• It should utilize your brand colours and fonts so people know they’ve landed in the right place
  • It should allow visitors to quickly develop an impression of your brand
  • It should allow potential clients or customers to connect with you
  • And it should guide visitors seamlessly; helping them find what they’re looking for as quickly as possible

It might seem like a tall order, and in many ways it is. The homepage of your site has a lot of jobs to do.

But if you follow the below framework, you’ll be able to design an effective homepage that fulfills all of these goals and more.

Where do you begin when creating a website homepage?

Creating a new website (or updating an existing one), involves a lot of planning and preparation.

I’ve written an entire blog post about what you need before you dive into the process, which you can find here.

Some of these elements include:

  • Getting clear on your target audience. Remember, if you try to speak to everyone you’re going to speak to no one. Who are you trying to reach? What problem are you solving? What are their pain points? What answers and information are they looking for? This is who you’re going to be building your entire website around.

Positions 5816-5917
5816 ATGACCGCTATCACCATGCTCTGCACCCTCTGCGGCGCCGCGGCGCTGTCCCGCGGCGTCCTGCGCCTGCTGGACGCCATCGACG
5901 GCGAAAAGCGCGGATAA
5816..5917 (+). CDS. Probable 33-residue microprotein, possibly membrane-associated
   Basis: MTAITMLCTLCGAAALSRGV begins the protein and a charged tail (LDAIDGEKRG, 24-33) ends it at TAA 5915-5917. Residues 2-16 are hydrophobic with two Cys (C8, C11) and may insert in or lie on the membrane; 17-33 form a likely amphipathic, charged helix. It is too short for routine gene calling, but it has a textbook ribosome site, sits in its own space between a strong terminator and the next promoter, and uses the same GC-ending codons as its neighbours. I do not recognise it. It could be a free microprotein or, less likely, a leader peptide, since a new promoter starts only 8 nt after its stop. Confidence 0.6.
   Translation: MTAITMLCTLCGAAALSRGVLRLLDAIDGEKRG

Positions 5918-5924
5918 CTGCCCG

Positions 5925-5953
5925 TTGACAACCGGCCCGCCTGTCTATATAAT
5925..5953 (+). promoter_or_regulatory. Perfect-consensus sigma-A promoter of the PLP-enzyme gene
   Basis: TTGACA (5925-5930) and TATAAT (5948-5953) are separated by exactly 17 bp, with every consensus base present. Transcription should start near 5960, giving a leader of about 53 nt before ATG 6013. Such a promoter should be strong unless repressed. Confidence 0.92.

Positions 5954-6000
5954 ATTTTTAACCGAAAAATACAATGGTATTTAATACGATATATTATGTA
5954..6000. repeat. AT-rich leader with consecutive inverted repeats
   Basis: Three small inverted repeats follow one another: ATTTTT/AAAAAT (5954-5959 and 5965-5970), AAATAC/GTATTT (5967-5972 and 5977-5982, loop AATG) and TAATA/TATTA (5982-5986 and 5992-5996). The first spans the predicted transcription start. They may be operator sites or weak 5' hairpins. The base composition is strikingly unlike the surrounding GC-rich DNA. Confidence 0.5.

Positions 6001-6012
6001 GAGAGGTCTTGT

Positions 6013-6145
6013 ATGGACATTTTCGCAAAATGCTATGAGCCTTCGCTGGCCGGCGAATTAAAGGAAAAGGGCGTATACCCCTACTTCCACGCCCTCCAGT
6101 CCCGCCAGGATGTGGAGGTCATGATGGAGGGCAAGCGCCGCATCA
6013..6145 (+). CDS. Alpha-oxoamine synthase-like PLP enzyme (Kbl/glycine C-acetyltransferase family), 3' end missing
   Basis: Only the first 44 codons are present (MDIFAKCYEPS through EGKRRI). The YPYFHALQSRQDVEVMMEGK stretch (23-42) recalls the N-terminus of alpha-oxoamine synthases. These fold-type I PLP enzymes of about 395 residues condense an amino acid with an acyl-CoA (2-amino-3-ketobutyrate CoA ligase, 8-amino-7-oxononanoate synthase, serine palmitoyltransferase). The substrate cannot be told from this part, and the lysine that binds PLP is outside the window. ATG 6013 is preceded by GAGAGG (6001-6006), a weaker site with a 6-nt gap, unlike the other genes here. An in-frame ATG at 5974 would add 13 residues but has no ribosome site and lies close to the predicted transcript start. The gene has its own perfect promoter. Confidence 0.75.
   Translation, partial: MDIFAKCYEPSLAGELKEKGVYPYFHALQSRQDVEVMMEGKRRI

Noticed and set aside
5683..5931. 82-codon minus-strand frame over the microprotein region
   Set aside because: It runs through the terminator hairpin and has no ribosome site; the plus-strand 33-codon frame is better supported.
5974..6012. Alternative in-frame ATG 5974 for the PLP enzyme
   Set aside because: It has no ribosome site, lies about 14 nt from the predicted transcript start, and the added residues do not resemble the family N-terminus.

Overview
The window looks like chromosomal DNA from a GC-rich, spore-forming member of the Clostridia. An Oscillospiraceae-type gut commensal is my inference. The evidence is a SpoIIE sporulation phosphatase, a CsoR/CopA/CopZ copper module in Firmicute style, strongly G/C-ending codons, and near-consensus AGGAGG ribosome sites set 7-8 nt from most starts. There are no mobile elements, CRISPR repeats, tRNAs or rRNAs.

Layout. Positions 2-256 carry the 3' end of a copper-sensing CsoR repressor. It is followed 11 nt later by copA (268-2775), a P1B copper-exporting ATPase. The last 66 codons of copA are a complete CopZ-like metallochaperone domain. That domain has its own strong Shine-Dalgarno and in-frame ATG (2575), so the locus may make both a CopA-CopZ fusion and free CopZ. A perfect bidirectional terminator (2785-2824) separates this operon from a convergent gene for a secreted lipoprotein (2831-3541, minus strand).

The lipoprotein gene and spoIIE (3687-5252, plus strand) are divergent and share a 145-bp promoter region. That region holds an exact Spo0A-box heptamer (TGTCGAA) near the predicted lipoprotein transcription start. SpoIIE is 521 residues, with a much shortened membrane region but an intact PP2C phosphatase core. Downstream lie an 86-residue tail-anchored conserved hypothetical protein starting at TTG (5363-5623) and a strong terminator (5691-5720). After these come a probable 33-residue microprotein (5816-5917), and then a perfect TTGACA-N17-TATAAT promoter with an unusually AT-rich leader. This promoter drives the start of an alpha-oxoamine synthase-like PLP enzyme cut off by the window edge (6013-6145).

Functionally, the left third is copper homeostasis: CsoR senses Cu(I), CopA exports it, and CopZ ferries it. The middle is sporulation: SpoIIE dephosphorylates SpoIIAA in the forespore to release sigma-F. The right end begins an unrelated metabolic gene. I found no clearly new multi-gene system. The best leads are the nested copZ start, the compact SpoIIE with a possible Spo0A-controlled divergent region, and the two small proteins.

• The goals you have for your website. Are you hoping to simply inform your audience of your company and company history? Build your email list? Facilitate online orders? Encourage people to book consultation calls? These questions will help you structure your website and create clear calls-to-action.
  • Your visual branding elements. This includes your logo, fonts, colour choices, and overall tone and style of your company.

In this blog post I’m going to assume that you’ve already taken the time to explore and finalize these elements for your company so that we can dive directly into the implementation of them onto your homepage.

What elements need to be on your homepage?

QUICK TIP: It might be helpful to build a quick website wireframe on a scrap piece of paper as you move through this blog post! From here you can share this document with your web designer, or use it to build out your website on your own.

1. Logo

Your logo should appear in the top left-hand corner of your website and should link back to the homepage.